by Monique Fiso
Winner of the Ockham New Zealand Book Awards for Booksellers Aotearoa New Zealand Award for Illustrated Non-Fiction (2021)
& this is indeed a beautiful book, but like another restaurant book I reviewed a few years ago, for the most part the recipes are made to be looked at and admired – a coffee table book rather than a practical cookbook. I’m just not going to go to the trouble of making my own pine oil for example. I do admire Ms Fiso’s determination to make the unusable usable (for example, Red Matipo.)
The illustrations make me feel confident that I could use them to forage some food. (I became an enthusiastic forager during the first Lockdown, but wasn’t confident enough to try native plants) The illustrations are beautifully shot and clear.
As an example, here is a picture of Puha;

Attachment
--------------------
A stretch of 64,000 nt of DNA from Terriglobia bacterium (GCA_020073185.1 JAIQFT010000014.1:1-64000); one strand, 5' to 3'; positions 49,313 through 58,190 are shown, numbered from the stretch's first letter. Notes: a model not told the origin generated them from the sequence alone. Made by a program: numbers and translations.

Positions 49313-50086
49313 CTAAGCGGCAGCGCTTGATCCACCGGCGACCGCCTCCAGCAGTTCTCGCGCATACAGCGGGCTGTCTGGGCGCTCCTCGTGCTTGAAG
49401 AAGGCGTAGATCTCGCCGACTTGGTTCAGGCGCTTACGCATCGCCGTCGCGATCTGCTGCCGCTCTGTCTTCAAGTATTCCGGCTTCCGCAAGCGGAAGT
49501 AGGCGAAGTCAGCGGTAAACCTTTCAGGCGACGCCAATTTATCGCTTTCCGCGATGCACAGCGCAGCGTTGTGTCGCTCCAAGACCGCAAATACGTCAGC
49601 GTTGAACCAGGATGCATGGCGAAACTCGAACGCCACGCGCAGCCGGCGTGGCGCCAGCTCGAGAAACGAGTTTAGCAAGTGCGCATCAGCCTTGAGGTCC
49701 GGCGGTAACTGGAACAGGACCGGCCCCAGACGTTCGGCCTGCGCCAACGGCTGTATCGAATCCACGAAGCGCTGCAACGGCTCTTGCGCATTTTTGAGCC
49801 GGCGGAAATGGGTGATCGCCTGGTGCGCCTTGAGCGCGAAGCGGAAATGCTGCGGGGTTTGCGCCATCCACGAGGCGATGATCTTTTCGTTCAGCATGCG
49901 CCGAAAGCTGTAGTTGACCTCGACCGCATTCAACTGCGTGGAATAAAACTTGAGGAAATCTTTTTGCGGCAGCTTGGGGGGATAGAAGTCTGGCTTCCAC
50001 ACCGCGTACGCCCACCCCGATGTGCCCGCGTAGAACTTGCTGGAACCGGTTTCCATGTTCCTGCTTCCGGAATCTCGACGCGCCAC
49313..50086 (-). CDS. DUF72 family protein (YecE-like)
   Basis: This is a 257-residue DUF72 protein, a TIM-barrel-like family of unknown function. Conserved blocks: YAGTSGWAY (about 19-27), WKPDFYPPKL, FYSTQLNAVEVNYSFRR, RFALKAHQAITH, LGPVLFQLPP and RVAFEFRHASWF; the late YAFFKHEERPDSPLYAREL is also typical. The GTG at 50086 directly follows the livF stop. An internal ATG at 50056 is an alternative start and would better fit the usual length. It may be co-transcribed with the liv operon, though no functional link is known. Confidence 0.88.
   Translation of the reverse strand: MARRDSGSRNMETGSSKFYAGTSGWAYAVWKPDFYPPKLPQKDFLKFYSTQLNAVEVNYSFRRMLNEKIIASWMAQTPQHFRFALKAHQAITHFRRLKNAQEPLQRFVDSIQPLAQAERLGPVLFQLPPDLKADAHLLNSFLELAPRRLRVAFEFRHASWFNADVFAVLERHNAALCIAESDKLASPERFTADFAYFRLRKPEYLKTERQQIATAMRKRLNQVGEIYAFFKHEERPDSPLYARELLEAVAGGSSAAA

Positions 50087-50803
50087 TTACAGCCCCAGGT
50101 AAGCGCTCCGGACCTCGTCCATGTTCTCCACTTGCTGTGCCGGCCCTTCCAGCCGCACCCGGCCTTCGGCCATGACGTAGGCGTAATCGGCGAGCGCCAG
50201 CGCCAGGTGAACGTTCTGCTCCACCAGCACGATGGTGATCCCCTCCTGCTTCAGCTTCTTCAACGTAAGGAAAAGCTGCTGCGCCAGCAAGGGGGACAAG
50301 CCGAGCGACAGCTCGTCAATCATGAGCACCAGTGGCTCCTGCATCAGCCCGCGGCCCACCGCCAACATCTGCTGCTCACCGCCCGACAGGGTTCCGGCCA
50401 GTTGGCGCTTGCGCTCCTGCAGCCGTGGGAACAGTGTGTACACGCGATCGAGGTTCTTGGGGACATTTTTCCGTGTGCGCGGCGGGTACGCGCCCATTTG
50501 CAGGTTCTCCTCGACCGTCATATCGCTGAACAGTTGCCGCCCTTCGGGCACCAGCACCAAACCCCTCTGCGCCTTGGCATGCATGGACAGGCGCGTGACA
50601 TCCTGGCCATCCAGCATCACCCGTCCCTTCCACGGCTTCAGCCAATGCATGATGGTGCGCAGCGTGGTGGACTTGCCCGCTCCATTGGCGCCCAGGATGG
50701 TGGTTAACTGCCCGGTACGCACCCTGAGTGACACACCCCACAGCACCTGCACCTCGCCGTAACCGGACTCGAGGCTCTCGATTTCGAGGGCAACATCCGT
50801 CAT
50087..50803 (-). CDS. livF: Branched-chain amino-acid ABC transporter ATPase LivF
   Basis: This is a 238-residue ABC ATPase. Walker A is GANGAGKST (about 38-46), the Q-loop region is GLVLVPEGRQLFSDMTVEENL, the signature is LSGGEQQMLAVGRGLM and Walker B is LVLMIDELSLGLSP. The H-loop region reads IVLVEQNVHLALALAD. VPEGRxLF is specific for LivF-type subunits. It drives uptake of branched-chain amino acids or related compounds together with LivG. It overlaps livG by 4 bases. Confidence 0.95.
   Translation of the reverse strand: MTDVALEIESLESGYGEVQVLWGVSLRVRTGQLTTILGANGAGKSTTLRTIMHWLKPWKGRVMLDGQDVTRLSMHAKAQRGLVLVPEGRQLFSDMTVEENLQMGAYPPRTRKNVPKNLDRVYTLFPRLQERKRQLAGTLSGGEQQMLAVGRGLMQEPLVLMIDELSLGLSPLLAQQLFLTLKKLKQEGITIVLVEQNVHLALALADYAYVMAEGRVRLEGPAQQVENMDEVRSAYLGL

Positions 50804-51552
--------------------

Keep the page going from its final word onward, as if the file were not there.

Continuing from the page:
This is the plant most often used in people’s daily cooking. It is supposed to be quite bitter, but Ms Fiso has some recommendations to combat this. I will wait for Spring to try this.
As you can see the pictures are beautiful, but the labelling is with the book text, rather than the picture itself. Stylistically, this is more pleasing but makes the book harder to use for a casual browse, as sometimes the text is distant from the photo.
The only recipe I found that I could/wanted to make was a desert Kumara Roroi. Hopefully I can get hold of coconut sugar.
I do have one question – why did Māori men in historical times urinate on their nets or traps? Belief that it brought good luck maybe.
I do recommend this book, but would borrow from a library rather than purchasing.
Edit: & the Kumara Roroi was indeed beautiful & the whole house smelled of cinnamon & nutmeg. (I’m assuming the kumara itself provided the sweetness in pre-European times. Will definitely make this again.